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‘AEIOU — A Quick Alphabet of Love’ Review

Nicolette Krebitz established her interest in pushing the boundaries of conventional screen love stories with 2016’s Wild, about a young woman seeking escape from constricting social norms through her steamy rapport with a wolf. The German writer-director continues more or less in that vein with a May-December romance that’s no less seemingly absurd in AEIOU — A Quick Alphabet of Love. But Adrian and Anna, the troubled youth and the middle-aged actress who meet cute when he mugs her outside a Berlin bar, are no Harold and Maude. Not that the revered Hal Ashby model was necessarily what Krebitz had in mind. But what exactly she did have in mind remains unclear.

It’s all very well to upend audience expectations with characters who operate according to their own unorthodox rules, but that requires at least a credible kernel of truth. Droll character-driven material like this demands a fine balance of tenderness, humor and eccentricity, as achieved by Maren Ade — one of the producers here — in Toni Erdmann, which remains the gold standard for unclassifiable recent German relationship comedies. Actress-turned-director Krebitz doesn’t have the same command; her material more often feels strained and cutesy.

AEIOU — A Quick Alphabet of Love

The Bottom Line

Stick with Wordle.

Venue: Berlin Film Festival (Competition)
Cast: Sophie Rois, Udo Kier, Milan Herms, Nicolas Bridet
Director-screenwriter: Nicolette Krebitz


1 hour 44 minutes

Anna (Sophie Rois) is facing professional obsolescence at 60, her acting roles have dried up, reduced to thankless radio plays with disrespectful collaborators. She’s feeling disheartened from one such job when 17-year-old Adrian (Milan Herms) snatches her bag and bolts, leaving her stunned and shaken as a friend chases down the mugger and retrieves her bag in a dynamic action sequence that has little to do with the rest of the movie’s tone. When Anna recognizes Adrian in a police lineup, she says nothing.

Krebitz shakes up the narrative chronology and glides over some of the connective tissue, so it’s a bit of a jump when Anna starts giving lessons in her home to correct the speech impediment of Adrian (hence the vowels of the terrible title), who has come up through the foster-care system. Despite her reservations about this new role, she proves a natural at teaching and he’s such an excellent student you wonder if he ever really had a problem. Her task is to prepare him for a school theater performance.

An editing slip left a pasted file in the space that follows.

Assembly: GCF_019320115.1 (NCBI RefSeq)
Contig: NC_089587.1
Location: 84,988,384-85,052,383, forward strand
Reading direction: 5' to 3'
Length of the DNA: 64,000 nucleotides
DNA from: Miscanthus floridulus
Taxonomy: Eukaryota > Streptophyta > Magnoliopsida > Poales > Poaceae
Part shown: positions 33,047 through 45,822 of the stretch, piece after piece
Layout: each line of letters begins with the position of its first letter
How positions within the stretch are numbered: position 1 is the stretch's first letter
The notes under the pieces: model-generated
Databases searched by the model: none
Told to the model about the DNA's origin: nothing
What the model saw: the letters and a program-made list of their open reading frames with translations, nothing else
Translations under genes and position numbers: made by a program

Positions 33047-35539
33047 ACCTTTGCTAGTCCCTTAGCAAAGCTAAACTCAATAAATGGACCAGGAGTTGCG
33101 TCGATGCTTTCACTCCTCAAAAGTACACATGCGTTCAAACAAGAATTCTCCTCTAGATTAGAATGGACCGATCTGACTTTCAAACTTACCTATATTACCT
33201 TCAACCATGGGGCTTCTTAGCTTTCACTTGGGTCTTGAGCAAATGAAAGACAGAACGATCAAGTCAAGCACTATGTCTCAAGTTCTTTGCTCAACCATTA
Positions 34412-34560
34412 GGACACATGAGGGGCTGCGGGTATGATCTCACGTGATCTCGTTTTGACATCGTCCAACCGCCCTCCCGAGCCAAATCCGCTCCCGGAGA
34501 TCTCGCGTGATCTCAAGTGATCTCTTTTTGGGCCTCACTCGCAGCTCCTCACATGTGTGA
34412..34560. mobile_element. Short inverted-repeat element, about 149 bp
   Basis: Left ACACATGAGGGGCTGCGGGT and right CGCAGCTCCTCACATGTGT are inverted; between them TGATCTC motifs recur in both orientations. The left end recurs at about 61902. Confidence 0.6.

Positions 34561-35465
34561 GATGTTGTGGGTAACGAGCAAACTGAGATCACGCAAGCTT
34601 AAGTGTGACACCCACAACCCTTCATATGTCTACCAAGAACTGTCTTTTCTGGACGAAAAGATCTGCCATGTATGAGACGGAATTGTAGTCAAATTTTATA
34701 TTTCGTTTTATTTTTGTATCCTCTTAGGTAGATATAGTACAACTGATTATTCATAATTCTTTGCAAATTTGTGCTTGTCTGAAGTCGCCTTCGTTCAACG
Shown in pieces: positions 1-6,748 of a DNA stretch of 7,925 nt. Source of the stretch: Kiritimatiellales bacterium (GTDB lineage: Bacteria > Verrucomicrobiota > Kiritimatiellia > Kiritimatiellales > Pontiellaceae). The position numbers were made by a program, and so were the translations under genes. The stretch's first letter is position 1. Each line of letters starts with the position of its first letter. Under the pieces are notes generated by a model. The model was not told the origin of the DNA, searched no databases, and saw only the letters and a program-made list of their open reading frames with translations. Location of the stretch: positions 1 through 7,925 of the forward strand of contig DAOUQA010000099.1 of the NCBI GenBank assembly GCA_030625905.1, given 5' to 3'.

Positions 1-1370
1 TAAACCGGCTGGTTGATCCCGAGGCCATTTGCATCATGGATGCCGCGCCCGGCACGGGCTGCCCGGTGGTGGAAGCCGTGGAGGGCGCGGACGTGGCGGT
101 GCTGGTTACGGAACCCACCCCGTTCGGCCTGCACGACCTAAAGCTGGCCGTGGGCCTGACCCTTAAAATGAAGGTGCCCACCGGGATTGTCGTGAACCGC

The unlikely pair begin to relax around each other, even if they’re still figuring out how they fit together. The changes in Anna are observed by her indulgent landlord Michel (Udo Kier in an under-developed role), who appears to take vicarious pleasure in his dear friend’s new adventures. She lights up when her student brings her a pair of budgerigars, and the sight of the parakeets fluttering around the room Anna reserves for lessons clearly prefigures romantic developments. (Though can we please have a moratorium on Nina Simone singing “Here Comes the Sun” to signal bliss?)

When Adrian continues bringing Anna gifts, obviously stolen, she seems flattered but still unsure, telling him he’s too attached and needs to get a girlfriend his own age. He takes the rejection hard but his tears prove enough to overcome her hesitation.

The action then shifts in a tonally jarring lurch to the Côte d’Azur, where they travel by train and embark on a pickpocketing spree, swim naked at night in the Mediterranean and consummate their relationship. But when Adrian starts robbing luxury seafront hotels, the odd couple earn the attention of a local police inspector (Nicolas Bridet), who threatens to put an end to their union.

The idea of two defiant nonconformists on a romantic caper is bolstered to some degree by Anna’s voiceover narration, but this device is simultaneously overused and too intermittent to give the clunky film much binding. The light touch needed to buoy the escapist fantasy isn’t quite there in Krebitz’s flat-footed direction. It’s commendable that the film — like the more assured Berlin entry, Good Luck to You, Leo Grande — insists we see a middle-aged female protagonist as a vibrant sexual being. But the central relationship never feels convincingly inhabited, despite game work from theater veteran Rois and appealing newcomer Herms.



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